Religious people assume that because Atheists do not have an ultimate moral authority other than their capacity to reason then they have no incentive to be moral. This is, of course, wrong and the reason it is wrong will be revealed in the common anti-theist attack on the religious. Anti-theists will often cite an offensive passage from the Bible or other holy book and insist that in order to believe in the religion as a whole they must believe this passage and believe it literally, not as a parable, metaphor or having a different historic context. This is logic you would never apply to anything else but religion. Most people wouldn’t call somebody a hypocrite for voting for a candidate they disagreed with on ten percent of the issues. You wouldn’t throw out a scientific theory that had been 90 percent effective at predicting outcomes, you would instead form a new hypothesis to try to account for the ten percent that did not conform to the theory. Some people would say I’m being generous giving religion a 90 percent positive rating but we’d just be playing a numbers game. If more than 50 percent of religion is positive then it is still worth keeping those moral values. But ultimately my point is that we get our moral imperatives from the same place whether we are religious or non-religious. We get them from reason and not a higher authority. If you are religious you can say God gave us that capacity for just that purpose and though the atheist disagrees he cannot argue that many religious people are perfectly able to disregard dubious morality they find in scripture.

2. Confusing Ideology with Religion

While ideology can be informed by religion it is not the same thing. One example that comes up in these arguments is slavery. Anti-theists make the claim that slavery was supported by Christians and that scripture was used to defend it. The religious make the claim that it was Christians who worked tirelessly to abolish slavery and scripture was used against it. Who was right? Both are right and each account is completely true. The Southern Baptist and Southern Methodist churches split off from the rest of their denominations because of the slavery issue. In these cases one religion produced two different ideologies that were directly morally opposed to each other. This line of argument always leads to the inevitable, “who killed more people, the religious or the non-religious?” These arguments ultimately go nowhere because when we are talking about massive historical events saying that one idea or ideology was completely responsible is impossible.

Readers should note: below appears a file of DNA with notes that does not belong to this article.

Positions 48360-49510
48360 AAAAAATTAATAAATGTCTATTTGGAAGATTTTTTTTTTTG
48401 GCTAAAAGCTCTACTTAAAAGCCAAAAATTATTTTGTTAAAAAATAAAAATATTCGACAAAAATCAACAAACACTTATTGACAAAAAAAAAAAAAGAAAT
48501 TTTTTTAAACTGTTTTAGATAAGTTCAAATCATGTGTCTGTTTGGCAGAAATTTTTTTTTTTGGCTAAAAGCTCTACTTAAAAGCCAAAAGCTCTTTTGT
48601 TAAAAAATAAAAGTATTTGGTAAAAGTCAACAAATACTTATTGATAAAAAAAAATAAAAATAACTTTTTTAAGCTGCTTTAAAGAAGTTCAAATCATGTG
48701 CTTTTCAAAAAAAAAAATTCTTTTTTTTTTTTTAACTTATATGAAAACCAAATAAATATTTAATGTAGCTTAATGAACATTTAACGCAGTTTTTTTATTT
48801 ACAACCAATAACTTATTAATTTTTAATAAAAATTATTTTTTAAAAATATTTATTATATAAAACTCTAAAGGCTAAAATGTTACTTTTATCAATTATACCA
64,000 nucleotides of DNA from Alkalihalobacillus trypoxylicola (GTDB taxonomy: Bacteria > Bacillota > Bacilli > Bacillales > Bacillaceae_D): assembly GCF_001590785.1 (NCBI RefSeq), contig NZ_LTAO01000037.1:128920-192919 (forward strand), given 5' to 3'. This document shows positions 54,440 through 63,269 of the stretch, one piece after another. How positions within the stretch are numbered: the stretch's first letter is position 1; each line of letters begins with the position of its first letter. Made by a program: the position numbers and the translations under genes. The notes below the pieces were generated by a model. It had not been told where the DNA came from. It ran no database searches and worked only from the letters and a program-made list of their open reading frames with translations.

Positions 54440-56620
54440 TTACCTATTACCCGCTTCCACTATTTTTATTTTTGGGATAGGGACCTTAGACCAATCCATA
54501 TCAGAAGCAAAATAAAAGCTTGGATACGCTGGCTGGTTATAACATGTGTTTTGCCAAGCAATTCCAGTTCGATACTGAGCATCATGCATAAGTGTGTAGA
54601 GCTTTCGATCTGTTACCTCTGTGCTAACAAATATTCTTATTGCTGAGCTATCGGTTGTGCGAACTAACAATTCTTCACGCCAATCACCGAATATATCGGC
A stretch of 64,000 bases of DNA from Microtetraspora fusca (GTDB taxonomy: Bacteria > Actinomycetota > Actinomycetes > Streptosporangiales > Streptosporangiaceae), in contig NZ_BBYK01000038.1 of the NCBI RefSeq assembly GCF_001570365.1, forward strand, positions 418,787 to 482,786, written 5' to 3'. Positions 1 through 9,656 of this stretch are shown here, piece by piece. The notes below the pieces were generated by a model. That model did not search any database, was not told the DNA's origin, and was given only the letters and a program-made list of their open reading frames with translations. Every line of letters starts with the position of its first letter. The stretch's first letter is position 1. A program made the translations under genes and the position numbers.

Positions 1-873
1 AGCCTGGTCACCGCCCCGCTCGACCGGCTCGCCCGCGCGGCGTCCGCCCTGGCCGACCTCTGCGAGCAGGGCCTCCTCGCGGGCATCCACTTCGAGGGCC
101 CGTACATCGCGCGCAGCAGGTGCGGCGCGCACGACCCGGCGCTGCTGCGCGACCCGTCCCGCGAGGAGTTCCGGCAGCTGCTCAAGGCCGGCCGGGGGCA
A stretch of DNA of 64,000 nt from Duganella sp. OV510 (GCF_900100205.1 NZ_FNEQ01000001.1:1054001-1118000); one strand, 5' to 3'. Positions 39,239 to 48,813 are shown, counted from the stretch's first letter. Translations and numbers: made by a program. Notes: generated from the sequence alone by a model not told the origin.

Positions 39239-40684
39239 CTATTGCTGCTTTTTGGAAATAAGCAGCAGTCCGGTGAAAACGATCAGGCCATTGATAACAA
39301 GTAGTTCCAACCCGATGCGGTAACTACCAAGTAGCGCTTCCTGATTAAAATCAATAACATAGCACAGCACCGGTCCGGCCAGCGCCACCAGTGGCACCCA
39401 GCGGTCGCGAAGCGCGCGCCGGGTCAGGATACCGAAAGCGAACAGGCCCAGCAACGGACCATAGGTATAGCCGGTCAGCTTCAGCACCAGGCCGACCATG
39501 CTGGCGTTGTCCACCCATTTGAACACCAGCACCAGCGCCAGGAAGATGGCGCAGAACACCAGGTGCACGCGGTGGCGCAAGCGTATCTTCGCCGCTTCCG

So you might be asking, what does any of this have to do with Sam Harris and his claims of scientific morality? I suspect that deep down Harris knew that these arguments were not working. He said in many interviews that “the only people who think that there is an absolute morality are the religious.” This is not a true statement. As one of the critics of Harris, Kwame Anthony Appiah, was quick to point out, the vast majority of ethics professors agree that there are absolute answers to most moral problems. Appiah should know because he is an ethics professor at Princeton University. When being interviewed by John Stewart on The Daily Show, Harris was asked if whether he was confusing the idea that the right thing to do is difficult to ascertain and the idea that it was unknowable. As Harris usually does with any philosophically hard question he changed the subject.

This is why I believe that Harris was playing in the realm of philosophy for strictly ideological reasons. It seems that Harris believed that in order to truly destroy religion he needed a morality that was equally as rigid. As I have watched him give speech after speech it is obvious that no matter how ridiculous his arguments are his audiences can do no more than gush. He has not created a new workable moral theory as he claims, but a cult of personality. He is a left wing Ayn Rand in the making and if he chooses to push his “philosophy” in later books he could become just as dangerous if not more dangerous than her views are. Like Rand, he claims his morality is based on objective science and just like Rand his philosophy shows a dangerous disregard to the concept of basic human rights.